31 May “Mum, dad, thank you!” | Part B’
In order to understand this shift from mother to father, we must consider the essential differences in quality between motherly and fatherly love. We have already spoken about motherly love. Motherly love by its very nature is unconditional. Mother loves the newborn infant because it is her child, not because the child has fulfilled any specific condition, or lived up to any specific expectation. (Of course, when I speak here of mother’s and father’s love, I speak of the “ideal types”—in Max Weber’s sense or of an archetype in Jung’s sense—and do not imply that every mother and father loves in that way. I refer to the fatherly and motherly principle, which is represented in the motherly and fatherly person.) Unconditional love corresponds to one of the deepest longings, not only of the child, but of every human being; on the other hand, to be loved because of one’s merit, because one deserves it, always leaves doubt; maybe I did not please the person whom I want to love me, maybe this, or that—there is always a fear that love could disappear. Furthermore, “deserved” love easily leaves a bitter feeling that one is not loved for oneself, that one is loved only because one pleases, that one is, in the last analysis, not loved at all but used. No wonder that we all cling to the longing for motherly love, as children and also as adults. Most children are lucky enough to receive motherly love (to what extent will be discussed later). As adults the same longing is much more difficult to fulfill. In the most satisfactory development it remains a component of normal erotic love; often it finds expression in religious forms, more often in neurotic forms.
The relationship to father is quite different. Mother is the home we come from, she is nature, soil, the ocean; father does not represent any such natural home. He has little connection with the child in the first years of its life, and his importance for the child in this early period cannot be compared with that of mother. But while father does not represent the natural world, he represents the other pole of human existence; the world of thought, of man-made things, of law and order, of discipline, of travel and adventure. Father is the one who teaches the child, who shows him the road into the world.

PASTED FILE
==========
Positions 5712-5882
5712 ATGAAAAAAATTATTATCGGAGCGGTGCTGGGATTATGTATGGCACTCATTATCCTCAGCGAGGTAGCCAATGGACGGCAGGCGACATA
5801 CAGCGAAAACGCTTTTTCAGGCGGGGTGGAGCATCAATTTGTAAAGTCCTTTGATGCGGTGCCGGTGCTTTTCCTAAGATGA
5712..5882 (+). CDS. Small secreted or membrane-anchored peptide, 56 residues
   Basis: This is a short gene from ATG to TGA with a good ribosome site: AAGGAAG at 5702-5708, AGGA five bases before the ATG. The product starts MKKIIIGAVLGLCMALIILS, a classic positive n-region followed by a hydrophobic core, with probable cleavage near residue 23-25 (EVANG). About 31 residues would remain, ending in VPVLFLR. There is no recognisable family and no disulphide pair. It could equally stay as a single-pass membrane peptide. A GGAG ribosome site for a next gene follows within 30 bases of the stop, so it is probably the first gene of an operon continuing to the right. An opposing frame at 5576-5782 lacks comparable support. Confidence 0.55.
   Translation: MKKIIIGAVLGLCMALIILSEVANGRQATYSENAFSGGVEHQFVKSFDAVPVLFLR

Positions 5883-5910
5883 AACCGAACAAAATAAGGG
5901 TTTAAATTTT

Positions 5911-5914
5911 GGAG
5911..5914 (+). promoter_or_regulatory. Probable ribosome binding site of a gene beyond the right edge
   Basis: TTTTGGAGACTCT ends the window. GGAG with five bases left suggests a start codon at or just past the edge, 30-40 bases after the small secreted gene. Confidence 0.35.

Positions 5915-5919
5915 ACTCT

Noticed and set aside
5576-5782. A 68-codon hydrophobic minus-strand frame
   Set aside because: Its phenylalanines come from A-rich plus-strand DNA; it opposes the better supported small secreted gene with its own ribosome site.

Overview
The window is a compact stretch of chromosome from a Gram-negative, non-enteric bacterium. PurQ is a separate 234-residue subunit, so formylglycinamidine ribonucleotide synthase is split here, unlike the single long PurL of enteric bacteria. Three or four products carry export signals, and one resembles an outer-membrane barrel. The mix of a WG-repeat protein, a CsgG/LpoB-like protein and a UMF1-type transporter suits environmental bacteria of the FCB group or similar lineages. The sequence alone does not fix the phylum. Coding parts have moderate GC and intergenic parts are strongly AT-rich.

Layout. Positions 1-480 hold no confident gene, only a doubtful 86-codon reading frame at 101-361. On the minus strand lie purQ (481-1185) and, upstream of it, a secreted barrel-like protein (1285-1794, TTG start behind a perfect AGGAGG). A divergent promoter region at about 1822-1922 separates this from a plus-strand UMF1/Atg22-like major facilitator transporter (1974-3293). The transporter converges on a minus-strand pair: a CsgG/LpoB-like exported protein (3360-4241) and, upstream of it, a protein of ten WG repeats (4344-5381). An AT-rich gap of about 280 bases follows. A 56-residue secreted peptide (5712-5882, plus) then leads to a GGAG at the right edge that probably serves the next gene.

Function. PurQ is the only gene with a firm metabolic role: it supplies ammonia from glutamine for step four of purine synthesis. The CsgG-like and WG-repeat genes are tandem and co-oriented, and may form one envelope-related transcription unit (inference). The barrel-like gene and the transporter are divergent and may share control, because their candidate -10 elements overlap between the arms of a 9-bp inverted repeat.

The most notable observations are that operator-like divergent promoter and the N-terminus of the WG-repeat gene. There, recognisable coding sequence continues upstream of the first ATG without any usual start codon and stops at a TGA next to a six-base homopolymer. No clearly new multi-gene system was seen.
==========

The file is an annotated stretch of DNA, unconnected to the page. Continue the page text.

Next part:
Closely related to this function is one which is connected with socio-economic development. When private property came into existence, and when private property could be inherited by one of the sons, father began to look for that son to whom he could leave his property. Naturally, that was the one whom father thought best fitted to become his successor,the son who was most like him, and consequently whom he liked the most. Fatherly love is conditional love. Its principle is “I love you because you fulfill my expectations, because you do your duty, because you are like me.” In conditional fatherly love we find, as with unconditional motherly love, a negative and a positive aspect. The negative aspect is the very fact that fatherly love has to be deserved, that it can be lost if one does not do what is expected. In the nature of fatherly love lies the fact that obedience becomes the main virtue, that disobedience is the main sin—and its punishment the withdrawal of fatherly love. The positive side is equally important. Since his love is conditioned, I can do something to acquire it, I can work for it; his love is not outside of my control as motherly love is.
The mother’s and the father’s attitudes toward the child correspond to the child’s own needs. The infant needs mother’s unconditional love and care physiologically as well as psychically. The child, after six, begins to need father’s love, his authority and guidance. Mother has the function of making him secure in life, father has the function of teaching him, guiding him to cope with those problems with which the particular society the child has been born into confronts him. In the ideal case, mother’s love does not try to prevent the child from growing up, does not try to put a premium on helplessness. Mother should have faith in life, hence not be overanxious, and thus not infect the child with her anxiety. Part of her life should be the wish that the child become independent and eventually separate from her. Father’s love should be guided by principles and expectations; it should be patient and tolerant, rather than threatening and authoritarian. It should give the growing child an increasing sense of competence and eventually permit him to become his own authority and to dispense with that of father.
The Art of loving
Image Β: https://iso.500px.com/wp-content/uploads/2014/06/52.jpg